STAR TREK WEEK
Featuring issue numbers 19-24 we continue to look at the Gold Key Star Trek comics collection. The stories have gotten better – to the point where some of these stories could have been filmed episodes (and some of them feel like rip-offs of episodes). The art is still stunning, but often very clearly ‘wrong’ (look at Spock’s bright red uniform tunic on the cover of the first issue featured here!).
Our first story is “The Haunted Asteroid” – magic, mysticism, and robots seem to be running theme through these later stories. We also see more female guest star of the week … er, issue … in these books. The authors apparently are catching on to what’s happening in the television series.
“A World Gone Mad” has Kirk and crew playing nursemaid to a bratty youngster – complete with Napoleon-style uniform – who is about to be the leader of a planet. He’s unaware that anyone could possibly not love him, much less want him dead. But perhaps they’re not really acting of their own accord.
“The Mummies of Heitius VII” – Take mummies and curses from ancient Egypt and place them on the Enterprise. How can you go wrong?
“Siege in Superspace” – One of my favorites because of the confidence one must have in a starship captain who doesn’t know what a black hole is!
The pink-skinned Uhura is rather insulting, but the story is one of the stronger ones even if it is a bit easily resolved.
“Child’s Play” follows some storylines that we’ve seen before. We have serious need for a medicine that can only be made with the herb found on this planet. The planet is run by children. To complicate matters, an asteroid in on a collision course and only the Enterprise stands in its way.
“The Trial of Captain Kirk” – even the title is reflective of a Star Trek episode (“Court Martial”). Kirk is accused of accepting bribes to protect pirates. In order to fight these charges, Kirk undergoes cosmetic surgery so that he can escape the watchful eye of the Federation. The surgery … gives him an afro. (I kid you not!)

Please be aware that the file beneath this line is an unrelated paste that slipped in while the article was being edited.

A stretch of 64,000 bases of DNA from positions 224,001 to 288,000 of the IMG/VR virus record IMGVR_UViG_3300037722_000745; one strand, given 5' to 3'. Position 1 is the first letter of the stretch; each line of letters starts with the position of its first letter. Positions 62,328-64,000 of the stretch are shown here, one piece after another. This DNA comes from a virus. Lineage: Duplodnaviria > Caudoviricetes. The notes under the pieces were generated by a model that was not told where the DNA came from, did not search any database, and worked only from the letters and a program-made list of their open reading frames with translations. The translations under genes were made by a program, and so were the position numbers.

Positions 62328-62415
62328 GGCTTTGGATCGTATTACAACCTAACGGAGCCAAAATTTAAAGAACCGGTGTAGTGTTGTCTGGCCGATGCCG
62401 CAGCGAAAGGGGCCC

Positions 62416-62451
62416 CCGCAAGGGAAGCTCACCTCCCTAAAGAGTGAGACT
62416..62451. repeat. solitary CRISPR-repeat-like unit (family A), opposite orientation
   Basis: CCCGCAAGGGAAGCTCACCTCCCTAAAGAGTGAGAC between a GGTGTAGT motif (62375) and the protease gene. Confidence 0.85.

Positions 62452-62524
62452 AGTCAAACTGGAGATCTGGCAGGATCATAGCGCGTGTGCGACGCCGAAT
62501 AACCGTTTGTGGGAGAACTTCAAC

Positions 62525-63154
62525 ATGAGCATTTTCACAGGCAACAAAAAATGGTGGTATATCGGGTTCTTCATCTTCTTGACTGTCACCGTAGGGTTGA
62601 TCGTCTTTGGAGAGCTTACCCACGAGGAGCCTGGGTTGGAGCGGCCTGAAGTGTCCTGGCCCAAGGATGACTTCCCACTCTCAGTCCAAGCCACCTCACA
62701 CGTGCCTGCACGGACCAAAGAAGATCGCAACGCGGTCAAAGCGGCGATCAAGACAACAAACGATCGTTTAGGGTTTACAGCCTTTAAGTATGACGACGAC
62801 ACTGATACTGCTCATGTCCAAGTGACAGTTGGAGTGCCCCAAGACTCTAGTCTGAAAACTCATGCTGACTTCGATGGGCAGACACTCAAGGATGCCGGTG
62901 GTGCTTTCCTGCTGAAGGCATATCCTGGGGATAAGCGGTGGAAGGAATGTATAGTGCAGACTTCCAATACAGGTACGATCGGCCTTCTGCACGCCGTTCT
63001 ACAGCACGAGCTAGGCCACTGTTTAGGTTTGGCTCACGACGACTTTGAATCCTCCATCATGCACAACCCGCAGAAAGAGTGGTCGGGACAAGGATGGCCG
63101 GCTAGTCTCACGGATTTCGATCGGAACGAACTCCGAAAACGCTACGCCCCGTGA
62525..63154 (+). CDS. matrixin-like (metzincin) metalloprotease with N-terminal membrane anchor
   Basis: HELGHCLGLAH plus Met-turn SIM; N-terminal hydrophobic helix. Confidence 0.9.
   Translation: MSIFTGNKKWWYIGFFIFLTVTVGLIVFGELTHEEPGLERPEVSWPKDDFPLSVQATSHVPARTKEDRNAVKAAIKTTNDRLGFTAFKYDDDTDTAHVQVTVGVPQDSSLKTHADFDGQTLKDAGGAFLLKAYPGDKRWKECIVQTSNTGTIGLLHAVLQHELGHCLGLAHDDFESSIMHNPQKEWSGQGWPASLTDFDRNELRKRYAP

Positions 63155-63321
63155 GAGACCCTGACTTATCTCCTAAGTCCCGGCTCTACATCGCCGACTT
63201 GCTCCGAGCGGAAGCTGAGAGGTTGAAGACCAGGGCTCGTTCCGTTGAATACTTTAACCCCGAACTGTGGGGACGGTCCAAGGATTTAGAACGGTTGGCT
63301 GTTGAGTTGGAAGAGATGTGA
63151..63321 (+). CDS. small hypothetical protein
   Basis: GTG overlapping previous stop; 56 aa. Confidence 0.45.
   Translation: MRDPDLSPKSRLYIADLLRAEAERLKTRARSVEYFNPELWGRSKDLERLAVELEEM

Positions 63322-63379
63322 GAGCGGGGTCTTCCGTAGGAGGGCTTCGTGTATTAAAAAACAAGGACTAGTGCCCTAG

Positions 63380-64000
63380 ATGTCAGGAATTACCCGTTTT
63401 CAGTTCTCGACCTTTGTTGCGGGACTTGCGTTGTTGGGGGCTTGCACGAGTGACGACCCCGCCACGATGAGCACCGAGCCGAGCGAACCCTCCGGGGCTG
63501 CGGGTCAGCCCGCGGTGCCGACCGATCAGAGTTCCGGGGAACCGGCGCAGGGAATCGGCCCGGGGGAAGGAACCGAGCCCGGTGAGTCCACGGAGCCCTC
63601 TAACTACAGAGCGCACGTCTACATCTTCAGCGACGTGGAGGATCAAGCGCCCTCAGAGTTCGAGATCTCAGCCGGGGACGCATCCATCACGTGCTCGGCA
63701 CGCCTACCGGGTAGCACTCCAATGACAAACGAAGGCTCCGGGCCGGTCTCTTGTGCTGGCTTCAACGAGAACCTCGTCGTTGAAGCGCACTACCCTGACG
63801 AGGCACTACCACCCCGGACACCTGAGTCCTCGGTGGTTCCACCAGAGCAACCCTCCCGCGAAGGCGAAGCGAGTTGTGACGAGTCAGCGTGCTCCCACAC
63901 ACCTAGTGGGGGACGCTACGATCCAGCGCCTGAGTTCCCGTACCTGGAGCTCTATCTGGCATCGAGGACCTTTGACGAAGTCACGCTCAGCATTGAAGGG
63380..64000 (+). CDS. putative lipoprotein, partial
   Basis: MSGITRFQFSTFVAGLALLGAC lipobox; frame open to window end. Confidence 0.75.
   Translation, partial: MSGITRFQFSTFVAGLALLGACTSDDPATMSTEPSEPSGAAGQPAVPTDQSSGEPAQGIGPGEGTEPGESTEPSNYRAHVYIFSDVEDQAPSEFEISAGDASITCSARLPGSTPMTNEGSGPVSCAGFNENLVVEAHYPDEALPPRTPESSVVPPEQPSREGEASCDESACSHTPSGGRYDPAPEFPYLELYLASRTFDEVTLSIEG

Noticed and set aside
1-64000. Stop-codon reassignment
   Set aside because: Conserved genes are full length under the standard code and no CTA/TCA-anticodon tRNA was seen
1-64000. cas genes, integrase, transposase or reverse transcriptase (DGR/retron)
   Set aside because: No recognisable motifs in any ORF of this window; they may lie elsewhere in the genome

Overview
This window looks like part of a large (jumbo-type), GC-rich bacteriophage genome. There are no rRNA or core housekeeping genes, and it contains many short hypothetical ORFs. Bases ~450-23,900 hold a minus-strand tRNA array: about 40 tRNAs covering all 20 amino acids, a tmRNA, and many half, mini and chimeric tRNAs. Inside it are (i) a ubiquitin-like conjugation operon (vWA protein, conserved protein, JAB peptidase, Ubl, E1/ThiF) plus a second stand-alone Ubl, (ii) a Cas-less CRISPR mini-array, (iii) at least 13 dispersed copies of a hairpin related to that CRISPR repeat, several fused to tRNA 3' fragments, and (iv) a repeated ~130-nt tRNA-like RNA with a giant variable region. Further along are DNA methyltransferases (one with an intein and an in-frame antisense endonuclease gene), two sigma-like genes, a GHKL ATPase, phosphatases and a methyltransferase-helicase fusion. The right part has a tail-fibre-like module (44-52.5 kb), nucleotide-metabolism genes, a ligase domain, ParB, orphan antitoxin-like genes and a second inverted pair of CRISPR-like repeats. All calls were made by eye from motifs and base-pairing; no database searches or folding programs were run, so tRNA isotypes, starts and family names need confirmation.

Spock and McCoy leave their bodies on the Enterprise but put their consciousness’s into robots so that they can head down to a planet with an atmosphere so dangerous it would destroy their bodies in seconds.
There is a mini feature of artist George Wilson who painted many of the covers for the Gold Key Star Trek comics.
It’s still a bit fun to reread these comics and to relive some of the exciting, geeky days as a young Trekkie. Nostalgia is mostly all this is good for, but unless you scour ebay and buy up all the old comics at many times the cover price now, this is the only – and probably the best – way to read these classic comics.
Looking for a good book? If you’re a dedicated Star Trek fan, you probably want to read Star Trek: Gold Key Archives: Vol. 4 which collects the earliest Star Trek comic books and reprints them.
I read this book using Amazon’s Kindle Unlimited program.
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Star Trek: Gold Key Archives, Volume 4
publisher: IDW Publishing
hardcover, 164 pages